Diamonds And The Importance Of Color

August 16, 2012 by  
Filed under COLOR

By Dirk Rendel

Cut has a huge effect on whether or not it will sparkle brilliantly like the North Star. But even the diamond with the most exceptional sparkle will fail to reach its full potential if its color isn’t up to snuff.

But what color do we truly want out of a diamond? Well, interestingly enough, the best color is the absence of color. It’s kind of like “no news is good news.” Picture a hot swimsuit model on a calendar and envision the clear, transparent drops of water that bead on her supple chest and reflect the light from the beach sun. That’s what you want (the water drops, not the chest). Essentially, the best diamonds are completely white. We want the least amount of distraction. This is what causes a diamond to look brilliant, sparkly, and expensive.

And, as luck would have it, diamonds have their own grading system in order to rank the color quality. The grading system starts with the letter “D”, which is the highest rating a diamond can have. A, B and C are completely cast aside. So, think of all those D’s you got on your report card when you were a kid. If only you had known, you could have told your angry parents that if you were a diamond you’d have a perfect score.

It should come as no surprise that D is completely devoid of color, and then as the alphabet goes on, each subsequent letter grade has more color in there. Still, the differences in some of the shades are so small that diamond merchants prefer to have the diamond color ratings in ranges. Thus, the letters D, E, and F all make up the “colorless” range. Not surprisingly, these will be the most expensive group of diamonds if everything else (like cut and clarity) are equal. The next range goes from G to J. Anything falling within this group is known as “near colourless.” Though it may be hard for an untrained person to tell the difference between F(which is at the low end of colorless) and G (which is the most colorless of the near colorless), you can bet that your bank account will notice a bigger discrepancy. Hey, we don’t write the rules! We don’t even enforce ’em!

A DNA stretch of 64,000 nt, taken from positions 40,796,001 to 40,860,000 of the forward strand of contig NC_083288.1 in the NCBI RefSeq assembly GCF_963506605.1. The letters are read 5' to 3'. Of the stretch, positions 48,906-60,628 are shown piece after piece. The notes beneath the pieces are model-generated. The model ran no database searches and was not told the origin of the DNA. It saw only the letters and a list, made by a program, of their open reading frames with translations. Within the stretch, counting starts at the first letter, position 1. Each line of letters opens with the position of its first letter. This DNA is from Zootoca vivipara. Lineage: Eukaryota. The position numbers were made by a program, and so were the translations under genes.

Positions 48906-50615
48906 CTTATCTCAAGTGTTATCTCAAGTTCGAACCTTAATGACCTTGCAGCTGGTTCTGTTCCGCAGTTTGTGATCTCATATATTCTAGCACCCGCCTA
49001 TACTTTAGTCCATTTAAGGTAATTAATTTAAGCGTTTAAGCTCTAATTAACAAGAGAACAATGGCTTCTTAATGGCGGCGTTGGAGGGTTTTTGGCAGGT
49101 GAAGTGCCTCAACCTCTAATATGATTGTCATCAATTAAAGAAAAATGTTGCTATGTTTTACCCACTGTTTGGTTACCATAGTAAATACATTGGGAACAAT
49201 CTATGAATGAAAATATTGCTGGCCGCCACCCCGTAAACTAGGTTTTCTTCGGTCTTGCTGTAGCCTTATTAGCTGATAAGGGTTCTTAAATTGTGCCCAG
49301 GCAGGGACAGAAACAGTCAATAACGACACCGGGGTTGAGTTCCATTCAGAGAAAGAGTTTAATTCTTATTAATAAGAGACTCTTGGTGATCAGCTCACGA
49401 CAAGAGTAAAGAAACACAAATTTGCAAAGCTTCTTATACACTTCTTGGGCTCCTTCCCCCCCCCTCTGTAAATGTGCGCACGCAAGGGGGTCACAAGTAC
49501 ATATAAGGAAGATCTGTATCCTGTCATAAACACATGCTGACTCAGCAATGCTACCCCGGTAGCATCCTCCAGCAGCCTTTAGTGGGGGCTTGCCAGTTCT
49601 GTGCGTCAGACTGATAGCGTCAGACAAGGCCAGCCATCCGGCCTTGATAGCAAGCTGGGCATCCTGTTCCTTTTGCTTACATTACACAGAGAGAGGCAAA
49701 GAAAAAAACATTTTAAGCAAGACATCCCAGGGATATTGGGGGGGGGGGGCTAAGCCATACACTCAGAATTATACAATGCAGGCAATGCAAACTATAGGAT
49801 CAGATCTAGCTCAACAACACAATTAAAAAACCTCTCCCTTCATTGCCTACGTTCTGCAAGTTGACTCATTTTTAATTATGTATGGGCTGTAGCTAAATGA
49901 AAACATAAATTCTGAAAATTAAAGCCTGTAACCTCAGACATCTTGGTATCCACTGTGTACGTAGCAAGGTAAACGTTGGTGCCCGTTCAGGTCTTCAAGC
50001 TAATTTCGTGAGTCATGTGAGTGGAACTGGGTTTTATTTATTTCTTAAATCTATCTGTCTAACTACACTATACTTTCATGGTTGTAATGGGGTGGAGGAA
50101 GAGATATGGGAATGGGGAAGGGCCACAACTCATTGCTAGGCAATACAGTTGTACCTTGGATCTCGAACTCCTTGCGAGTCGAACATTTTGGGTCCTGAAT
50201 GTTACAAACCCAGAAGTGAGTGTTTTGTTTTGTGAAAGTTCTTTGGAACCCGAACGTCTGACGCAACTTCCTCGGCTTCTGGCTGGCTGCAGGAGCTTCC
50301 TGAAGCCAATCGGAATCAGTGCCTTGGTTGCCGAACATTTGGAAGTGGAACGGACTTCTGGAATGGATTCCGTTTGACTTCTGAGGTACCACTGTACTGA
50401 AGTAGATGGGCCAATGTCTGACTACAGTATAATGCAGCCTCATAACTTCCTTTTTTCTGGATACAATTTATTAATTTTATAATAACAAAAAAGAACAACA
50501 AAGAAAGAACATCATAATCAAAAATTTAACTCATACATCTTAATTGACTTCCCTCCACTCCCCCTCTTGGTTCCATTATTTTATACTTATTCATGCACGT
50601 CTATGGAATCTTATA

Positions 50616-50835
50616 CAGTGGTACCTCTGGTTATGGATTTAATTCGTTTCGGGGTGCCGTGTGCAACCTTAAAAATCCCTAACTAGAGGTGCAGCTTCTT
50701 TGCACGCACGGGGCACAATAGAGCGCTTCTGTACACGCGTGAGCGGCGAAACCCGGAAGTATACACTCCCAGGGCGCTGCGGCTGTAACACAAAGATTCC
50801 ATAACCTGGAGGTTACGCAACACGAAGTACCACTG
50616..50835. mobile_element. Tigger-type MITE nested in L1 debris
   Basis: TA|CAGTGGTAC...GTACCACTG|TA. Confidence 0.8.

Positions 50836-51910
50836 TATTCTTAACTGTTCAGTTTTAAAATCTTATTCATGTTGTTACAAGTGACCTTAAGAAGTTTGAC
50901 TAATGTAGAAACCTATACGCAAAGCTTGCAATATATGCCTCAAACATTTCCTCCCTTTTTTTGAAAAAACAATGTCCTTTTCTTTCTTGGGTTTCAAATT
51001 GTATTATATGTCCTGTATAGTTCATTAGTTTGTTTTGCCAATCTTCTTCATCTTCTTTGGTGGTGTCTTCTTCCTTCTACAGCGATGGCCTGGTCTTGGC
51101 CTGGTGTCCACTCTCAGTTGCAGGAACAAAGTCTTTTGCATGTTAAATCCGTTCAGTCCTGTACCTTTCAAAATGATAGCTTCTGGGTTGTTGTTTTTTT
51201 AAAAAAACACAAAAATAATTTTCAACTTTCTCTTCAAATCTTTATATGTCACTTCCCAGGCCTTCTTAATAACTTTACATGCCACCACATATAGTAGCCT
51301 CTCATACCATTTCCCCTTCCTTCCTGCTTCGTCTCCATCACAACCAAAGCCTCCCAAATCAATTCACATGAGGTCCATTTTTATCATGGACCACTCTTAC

So what comes next on the color scale? Well now we start getting into the type of diamonds you really don’t even want to bother with. The color range of K through M are considered “noticeable color” and you will certainly notice the color on these babies. N through Z are even more colorful and, again, they’re hardly worth even mentioning.

But, the difference that these colors have on the price of the diamond are pretty interesting. Essentially, the drop in price may not be what you expect. It isn’t like D, E and F are all basically matched and then the drop comes at G and stays steady until J. Not at all.

Actually, the biggest drop in price happens between a drop from D to E. Hard to believe, I know, but think of it like this: You know how when you drive your new car off the lot, it immediately becomes a “used car” and loses ten percent of its value? That’s what happens when light and other natural things affect a diamond as it is being mined. So the drop from D to E is a stunning 25% in value. Pretty hard to believe, eh? After that, it basically drops ten percent with each letter, so that a G would be 45 percent less valuable than a D. A J would be 65 percent less expensive. Once you get to H, the drop isn’t as significant. It becomes about 5% cheaper with each subsequent letter. In the meantime, in the realm of real diamonds, it is important to remember that D through F are all essentially still colorless to the human eye. So think about that when you’re making the purchase. And it gets even better: G through I are still essentially colorless and so you can save even more money by going further down. It is important to remember, however, that larger diamonds will cause the color to be more visible. Keep this in mind so that you can strike the perfect balance between size and color.